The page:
Seasonality can also have an impact on MER. For example, if you’re selling holiday-related products or services, you may see a spike in demand during certain times of the year. If you adjust your marketing spend to reflect this seasonality, your MER could be better. Similarly, if you’re running a promotion or sale, you may see a temporary increase in revenue from your marketing efforts, but this may not be sustainable over the long term.
If you run a promotion and your MER is higher, your profit may not be positively impacted. This is because your gross profit per sale will be below average due to the discount in your promotion.
We recommend always considering your gross profit + operating costs when determining your offer and re-calculating your required MER based on overall metrics. We see brands dropping huge sales on Black Friday to try and compete, but not considering what they can afford to discount and stay profitable. It’s a dangerous position to be in!
Market Factor 4 – Economic Environment
Changes in the broader economic environment can also influence MER. For example, if there is a recession or economic downturn, consumers may be less likely to spend money on non-essential items, which could lower your store conversion rate and, subsequently, the MER. However, a strong economy will have consumers feeling financially secure, and you may be able to generate a higher MER.
As we can see above, January marked a great start to the year for this business. With a solid revenue of $89.1K and an investment of $16.9K in marketing, we achieved an MER of 5.25. This means that for every dollar we spent on marketing, we generated $5.25 in revenue. The marketing strategy was on point, aligned our MER targets and positively impacted our profitability right from the get-go.
However, February brought a slight dip in revenue. We observed a decrease to $80.6K with a spend of $16.4K, resulting in an MER of 4.9. Now, no need to panic just yet! It’s important to note that we didn’t have any sales events or promotions in February. Various market factors, including the economic environment, could influence the lower revenue and MER. External conditions sometimes affect consumer spending habits, leading to a decline in the store conversion rate and, consequently, a lower MER. It’s a good reminder that market influences are always at play.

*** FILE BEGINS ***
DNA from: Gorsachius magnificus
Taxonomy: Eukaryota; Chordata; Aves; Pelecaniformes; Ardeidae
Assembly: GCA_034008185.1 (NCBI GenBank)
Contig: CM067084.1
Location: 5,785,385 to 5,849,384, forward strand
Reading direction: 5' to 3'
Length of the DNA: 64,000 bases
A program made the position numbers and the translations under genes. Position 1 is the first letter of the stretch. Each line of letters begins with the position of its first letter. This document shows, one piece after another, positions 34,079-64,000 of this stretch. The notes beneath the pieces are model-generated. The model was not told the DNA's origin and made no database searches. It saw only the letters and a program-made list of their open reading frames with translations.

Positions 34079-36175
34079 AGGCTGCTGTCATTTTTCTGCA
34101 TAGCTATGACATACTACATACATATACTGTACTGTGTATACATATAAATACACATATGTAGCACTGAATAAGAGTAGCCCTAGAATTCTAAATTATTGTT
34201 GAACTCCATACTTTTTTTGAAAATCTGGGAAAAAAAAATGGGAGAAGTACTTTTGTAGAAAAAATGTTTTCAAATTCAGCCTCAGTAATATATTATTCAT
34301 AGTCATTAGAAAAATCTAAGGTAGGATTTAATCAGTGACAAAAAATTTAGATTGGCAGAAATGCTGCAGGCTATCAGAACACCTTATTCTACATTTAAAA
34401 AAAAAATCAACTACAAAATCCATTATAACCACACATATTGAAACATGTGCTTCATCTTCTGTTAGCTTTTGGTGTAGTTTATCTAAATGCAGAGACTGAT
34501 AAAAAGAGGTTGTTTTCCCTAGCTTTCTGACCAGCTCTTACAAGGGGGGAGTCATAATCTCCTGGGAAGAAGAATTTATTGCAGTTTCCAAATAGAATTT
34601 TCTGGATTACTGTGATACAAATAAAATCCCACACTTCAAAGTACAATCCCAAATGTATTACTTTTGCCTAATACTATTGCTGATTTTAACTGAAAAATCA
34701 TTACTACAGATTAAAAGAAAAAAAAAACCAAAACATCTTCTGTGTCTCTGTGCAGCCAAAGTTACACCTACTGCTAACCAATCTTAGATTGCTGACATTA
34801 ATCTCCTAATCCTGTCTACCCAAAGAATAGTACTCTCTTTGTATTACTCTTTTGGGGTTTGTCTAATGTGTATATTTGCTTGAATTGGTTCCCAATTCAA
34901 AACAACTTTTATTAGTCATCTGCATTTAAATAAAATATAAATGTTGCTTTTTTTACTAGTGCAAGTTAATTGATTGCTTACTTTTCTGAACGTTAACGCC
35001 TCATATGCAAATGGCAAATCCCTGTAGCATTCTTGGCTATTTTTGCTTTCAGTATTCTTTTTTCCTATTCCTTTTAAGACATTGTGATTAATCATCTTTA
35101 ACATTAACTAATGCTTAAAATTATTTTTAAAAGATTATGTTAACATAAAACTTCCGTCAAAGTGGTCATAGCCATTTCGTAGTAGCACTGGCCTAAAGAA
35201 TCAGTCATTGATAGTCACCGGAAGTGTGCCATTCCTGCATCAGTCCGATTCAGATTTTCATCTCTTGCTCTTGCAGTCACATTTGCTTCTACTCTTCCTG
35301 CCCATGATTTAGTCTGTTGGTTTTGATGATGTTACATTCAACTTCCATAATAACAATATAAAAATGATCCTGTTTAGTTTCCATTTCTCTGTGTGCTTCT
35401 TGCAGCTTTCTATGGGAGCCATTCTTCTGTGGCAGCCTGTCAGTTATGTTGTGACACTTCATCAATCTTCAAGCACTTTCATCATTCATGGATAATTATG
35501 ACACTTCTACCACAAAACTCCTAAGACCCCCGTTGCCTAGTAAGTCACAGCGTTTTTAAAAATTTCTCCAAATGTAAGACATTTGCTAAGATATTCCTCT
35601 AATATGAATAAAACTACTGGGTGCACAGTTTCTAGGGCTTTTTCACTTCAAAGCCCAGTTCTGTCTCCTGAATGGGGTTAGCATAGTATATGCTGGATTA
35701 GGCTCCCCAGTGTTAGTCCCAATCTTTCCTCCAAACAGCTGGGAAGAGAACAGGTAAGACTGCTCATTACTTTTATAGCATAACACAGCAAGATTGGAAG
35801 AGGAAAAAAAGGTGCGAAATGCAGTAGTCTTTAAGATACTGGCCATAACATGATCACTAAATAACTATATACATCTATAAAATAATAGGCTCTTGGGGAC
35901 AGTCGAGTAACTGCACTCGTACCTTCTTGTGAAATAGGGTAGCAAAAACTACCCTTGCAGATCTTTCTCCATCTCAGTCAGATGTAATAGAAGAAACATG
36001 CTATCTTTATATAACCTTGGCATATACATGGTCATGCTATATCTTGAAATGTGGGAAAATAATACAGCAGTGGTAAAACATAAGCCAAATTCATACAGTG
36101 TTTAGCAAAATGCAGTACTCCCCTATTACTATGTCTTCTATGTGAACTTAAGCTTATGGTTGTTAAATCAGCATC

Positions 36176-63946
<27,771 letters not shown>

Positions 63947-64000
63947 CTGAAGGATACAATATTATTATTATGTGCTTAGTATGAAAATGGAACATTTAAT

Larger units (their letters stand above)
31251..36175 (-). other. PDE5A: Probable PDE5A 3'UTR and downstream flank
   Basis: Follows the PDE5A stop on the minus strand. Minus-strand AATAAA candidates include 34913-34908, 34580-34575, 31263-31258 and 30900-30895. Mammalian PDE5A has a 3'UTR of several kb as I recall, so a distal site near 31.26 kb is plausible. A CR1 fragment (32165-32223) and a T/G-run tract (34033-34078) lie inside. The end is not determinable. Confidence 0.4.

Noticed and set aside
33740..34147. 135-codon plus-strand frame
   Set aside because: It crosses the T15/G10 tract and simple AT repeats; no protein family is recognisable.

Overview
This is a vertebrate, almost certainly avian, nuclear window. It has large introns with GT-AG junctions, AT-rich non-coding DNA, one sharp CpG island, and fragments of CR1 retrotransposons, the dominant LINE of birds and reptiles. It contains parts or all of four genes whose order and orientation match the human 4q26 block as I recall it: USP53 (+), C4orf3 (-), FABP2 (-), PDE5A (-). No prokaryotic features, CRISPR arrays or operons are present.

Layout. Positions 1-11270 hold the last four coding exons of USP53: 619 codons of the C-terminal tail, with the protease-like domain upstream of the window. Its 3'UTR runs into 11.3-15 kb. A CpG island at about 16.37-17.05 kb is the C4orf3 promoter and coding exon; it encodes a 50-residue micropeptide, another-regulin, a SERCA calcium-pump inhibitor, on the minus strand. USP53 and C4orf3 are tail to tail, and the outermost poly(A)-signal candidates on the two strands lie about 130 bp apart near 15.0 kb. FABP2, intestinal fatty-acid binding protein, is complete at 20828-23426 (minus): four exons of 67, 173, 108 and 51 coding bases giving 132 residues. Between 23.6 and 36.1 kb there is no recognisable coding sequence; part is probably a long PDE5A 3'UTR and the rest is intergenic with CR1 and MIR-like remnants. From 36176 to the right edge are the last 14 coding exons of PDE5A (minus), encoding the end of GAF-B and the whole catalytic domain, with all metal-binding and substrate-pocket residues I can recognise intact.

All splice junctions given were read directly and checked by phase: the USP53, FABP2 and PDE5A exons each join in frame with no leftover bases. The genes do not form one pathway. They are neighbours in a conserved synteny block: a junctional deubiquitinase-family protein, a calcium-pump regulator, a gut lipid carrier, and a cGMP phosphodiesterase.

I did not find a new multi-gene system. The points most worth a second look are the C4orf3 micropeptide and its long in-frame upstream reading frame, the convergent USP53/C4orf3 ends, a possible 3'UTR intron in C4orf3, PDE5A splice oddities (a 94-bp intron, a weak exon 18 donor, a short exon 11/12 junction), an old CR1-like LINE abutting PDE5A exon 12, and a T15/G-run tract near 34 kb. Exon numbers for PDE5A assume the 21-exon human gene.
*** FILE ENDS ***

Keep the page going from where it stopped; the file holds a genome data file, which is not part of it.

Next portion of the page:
Australia is also experiencing consecutive interest rate hikes, and combined with other economic pressure, has likely had an impact on consumer spending so far this yea.
But wait for it; March brought some exciting news. Despite a higher marketing spend of $19.9K, our revenue skyrocketed to an impressive $117K, boasting a strong MER of 5.9. What made the difference? We strategically launched an end-of-season sale in March. This move proved a game-changer, driving revenue through the roof and shining the spotlight on our MER. Customers couldn’t resist the allure of discounted prices, creating a sense of urgency that resulted in higher store conversion rates and remarkable revenue generation.
These figures demonstrate how market factors, particularly the economic environment, can significantly impact the MER. During a recession or economic downturn, consumers tend to be more cautious with their spending, directly affecting the store conversion rate and, subsequently, the MER.
So, what’s the key to success? Strategic planning! By carefully planning our promotions and sales events, we can effectively navigate market factors and turn them into opportunities for profitability. Our March end-of-season sale exemplified this, boosting revenue and leaving our MER shining brightly. It’s a testament to the power of a well-executed marketing strategy that can truly transform your business’s bottom line.
Accounting for Market Factors
So how can you account for these market factors when calculating MER and making decisions about your marketing strategy? One approach is to use data and analytics to monitor your performance over time and identify trends and patterns. By tracking your MER and other critical metrics over time, you can see how market factors affect your performance and adjust your strategy accordingly.
For example, if your MER is consistently lower during certain times of the year, you may want to adjust your marketing spend to account for this seasonality. Similarly, if you see a drop in demand for your product or service, reduce your marketing spend while revisiting your marketing strategy.